Java-Gaming.org Hi !
 Featured games (91) games approved by the League of Dukes Games in Showcase (755) Games in Android Showcase (229) games submitted by our members Games in WIP (842) games currently in development
 News: Read the Java Gaming Resources, or peek at the official Java tutorials
Pages: [1]
 ignore  |  Print
 Per-pixel lighting (NO SHADERS!)  (Read 6086 times) 0 Members and 1 Guest are viewing this topic.
JonnyGingerKid

Junior Devvie

Medals: 1
Exp: 3 years

 « Posted 2014-04-11 02:31:59 »

Ok guys I recently had the urge to create a per-pixel lighting system. I don't know GLSL (though I want to learn it soon) but I still wanted to do some lighting stuff. I came up with this:

public void renderLight(Vector2f pos /*position of light */){
float transparency = 0, trans1, trans2, trans3, trans4, trans5; //5 levels of lumosity
trans1 = .1f;
trans2 = .2f;
trans3 = .4f;
trans4 = 7f;
trans5 = 1;

for(int x = 0; x < Display.getWidth(); x++){
for(int y = 0; y < Display.getHeight(); y++){

//get distance between current pixel and light source
Vector2f distance, currentPos = new Vector2f(x, y);
currentPos.sub(pos);
distance = new Vector2f(Math.abs(pos.getX() - currentPos.getX()), Math.abs(pos.getY() - currentPos.getY()));

if(distance.getLength() <= 5){
transparency = trans1; //current pixel is 5 pixels away from source

}else if(distance.getLength() <= 10){
transparency = trans2; //current pixel is 10 pixels away from source

}else if(distance.getLength() <= 20){
transparency = trans3; //current pixel is 20 pixels away from source

}else if(distance.getLength() <= 35){
transparency = trans4; //current pixel is 35 pixels away from source

}else if(distance.getLength() >= 50){
transparency = trans5; //current pixel is 50 or more pixels away from source

}

glColor4f(0, 0, 0, transparency);
glBegin(GL_POINTS);
glVertex2f(x, y);
glEnd();
}
}
}

Pretty simple I know. But I'm really proud of it because I've always thought smooth lighting was impossible without shaders. Now obviously the point of per-pixel lighting is for it to be smooth, and I only have 5 levels of lumosity for each pixel. Also you can't customize the strength of the light. Sure the light doesn't cast a shadow, and this system might be really slow. But what I'm asking here is how to make it more smooth (lumosity fades out gradually instead of having 5 levels) and how to customize the strength of the light. Thanks guys!!!!
HeroesGraveDev

JGO Kernel

Medals: 382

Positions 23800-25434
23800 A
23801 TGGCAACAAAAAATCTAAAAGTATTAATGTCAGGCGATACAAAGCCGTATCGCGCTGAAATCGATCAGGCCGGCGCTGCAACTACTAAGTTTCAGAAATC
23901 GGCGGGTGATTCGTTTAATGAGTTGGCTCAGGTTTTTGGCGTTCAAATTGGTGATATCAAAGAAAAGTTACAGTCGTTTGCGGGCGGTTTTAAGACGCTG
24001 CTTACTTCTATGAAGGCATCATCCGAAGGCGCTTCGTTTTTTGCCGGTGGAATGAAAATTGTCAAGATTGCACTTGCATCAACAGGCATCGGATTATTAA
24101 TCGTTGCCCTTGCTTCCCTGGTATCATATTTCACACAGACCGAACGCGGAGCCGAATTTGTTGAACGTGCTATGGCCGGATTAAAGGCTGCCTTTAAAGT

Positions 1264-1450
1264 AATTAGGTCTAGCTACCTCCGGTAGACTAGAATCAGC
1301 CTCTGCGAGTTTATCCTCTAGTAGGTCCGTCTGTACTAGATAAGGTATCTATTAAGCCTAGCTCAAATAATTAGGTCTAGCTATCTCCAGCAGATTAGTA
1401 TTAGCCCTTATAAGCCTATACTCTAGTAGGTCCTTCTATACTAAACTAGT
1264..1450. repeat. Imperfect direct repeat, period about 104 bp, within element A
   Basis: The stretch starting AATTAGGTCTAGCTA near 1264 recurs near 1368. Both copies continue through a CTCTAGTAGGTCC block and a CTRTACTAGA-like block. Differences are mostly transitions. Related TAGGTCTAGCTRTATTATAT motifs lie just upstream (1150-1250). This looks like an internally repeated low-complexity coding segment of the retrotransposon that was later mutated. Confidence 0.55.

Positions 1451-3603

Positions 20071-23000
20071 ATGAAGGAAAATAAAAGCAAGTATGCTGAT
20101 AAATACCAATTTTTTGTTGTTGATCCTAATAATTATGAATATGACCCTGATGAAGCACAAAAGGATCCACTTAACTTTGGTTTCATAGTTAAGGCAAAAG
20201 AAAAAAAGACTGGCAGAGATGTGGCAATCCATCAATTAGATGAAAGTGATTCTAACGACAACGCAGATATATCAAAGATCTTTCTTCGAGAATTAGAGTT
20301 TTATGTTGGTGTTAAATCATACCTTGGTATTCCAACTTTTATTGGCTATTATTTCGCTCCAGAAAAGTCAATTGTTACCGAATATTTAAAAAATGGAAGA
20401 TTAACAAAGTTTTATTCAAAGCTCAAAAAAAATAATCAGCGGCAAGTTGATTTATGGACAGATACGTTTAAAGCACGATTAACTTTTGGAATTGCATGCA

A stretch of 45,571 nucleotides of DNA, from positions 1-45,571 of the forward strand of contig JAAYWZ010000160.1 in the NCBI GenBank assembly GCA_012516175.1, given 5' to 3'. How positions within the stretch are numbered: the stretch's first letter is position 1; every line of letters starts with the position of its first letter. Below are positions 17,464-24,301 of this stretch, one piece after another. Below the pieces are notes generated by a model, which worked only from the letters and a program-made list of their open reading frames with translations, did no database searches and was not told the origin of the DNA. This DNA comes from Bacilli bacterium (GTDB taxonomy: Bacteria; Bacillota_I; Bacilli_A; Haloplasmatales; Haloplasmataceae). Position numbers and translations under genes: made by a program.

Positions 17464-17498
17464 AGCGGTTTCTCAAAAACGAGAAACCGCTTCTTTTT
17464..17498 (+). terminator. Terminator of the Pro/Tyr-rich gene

Projects: 11
Exp: 4 years

┬─┬ノ(ಠ_ಠノ)(╯°□°)╯︵ ┻━┻

 « Reply #1 - Posted 2014-04-11 02:40:42 »

Just learn GLSL. It's easier.

Drenius
 « Reply #2 - Posted 2014-04-11 03:05:01 »

Its easier for you and its a lot easier for the program.
JonnyGingerKid

Junior Devvie

Medals: 1
Exp: 3 years

 « Reply #3 - Posted 2014-04-11 04:22:34 »

Fine then.... Lol
Longarmx
 « Reply #4 - Posted 2014-04-11 04:29:28 »

 1  2 `float lightStrength = 1.2f;transparency = distance.getLength()/(50f * lightStrength);`

atombrot
 « Reply #5 - Posted 2014-04-11 08:43:23 »

A nice and easy way to do simple per pixel lighting is to create an offscreen texture, render the lights to the offscreen texture (using additive blending) and than multiply this texture with the screen.

Here is how it could look like: https://www.youtube.com/watch?v=0MiVrE5-IhE  You can see that the player pointer and each of the cells emit some light. If many light sources are at the same place, the scene gets lighter, as the light sources add up to eachother (why we use additive blending for the light texture).

I have the idea from a post here (and I think the explanation is much better with the example images as mine): http://www.java-gaming.org/topics/realistic-lighting-in-a-2d-game/20161/view.html

Slyth2727
 « Reply #6 - Posted 2014-04-12 14:11:34 »

When he says offscreen texture he most likely means an FBO. Just clarifying.
trollwarrior1
 « Reply #7 - Posted 2014-04-12 14:25:13 »

To people who say just use shaders, you're kinda wrong. The question he posed here is not whether or not to use shaders. If he used shaders, he would still be posting this question.

@OP
Use code tags [.code][./code](Without .) and that what longarmx said.

The way I did my lighting is divide distance by light strength, and then divide the number you get by some kind of constant ( i did 300)

 1 `float light=distance/light.strength/300.0;`
atombrot
 « Reply #8 - Posted 2014-04-12 14:30:59 »

When he says offscreen texture he most likely means an FBO. Just clarifying.

Yeah, that is correct, sir
Plutoniummatt

Senior Newbie

Medals: 1

 « Reply #9 - Posted 2014-04-17 21:02:32 »

I will echo the first two replies, just learn GLSL
Pages: [1]
 ignore  |  Print

 DesertCoockie (36 views) 2018-05-13 18:23:11 nelsongames (82 views) 2018-04-24 18:15:36 nelsongames (74 views) 2018-04-24 18:14:32 ivj94 (755 views) 2018-03-24 14:47:39 ivj94 (85 views) 2018-03-24 14:46:31 ivj94 (626 views) 2018-03-24 14:43:53 Solater (101 views) 2018-03-17 05:04:08 nelsongames (182 views) 2018-03-05 17:56:34 Gornova (408 views) 2018-03-02 22:15:33 buddyBro (1068 views) 2018-02-28 16:59:18
 Java Gaming Resourcesby philfrei2017-12-05 19:38:37Java Gaming Resourcesby philfrei2017-12-05 19:37:39Java Gaming Resourcesby philfrei2017-12-05 19:36:10Java Gaming Resourcesby philfrei2017-12-05 19:33:10List of Learning Resourcesby elect2017-03-13 14:05:44List of Learning Resourcesby elect2017-03-13 14:04:45SF/X Librariesby philfrei2017-03-02 08:45:19SF/X Librariesby philfrei2017-03-02 08:44:05
 java-gaming.org is not responsible for the content posted by its members, including references to external websites, and other references that may or may not have a relation with our primarily gaming and game production oriented community. inquiries and complaints can be sent via email to the info‑account of the company managing the website of java‑gaming.org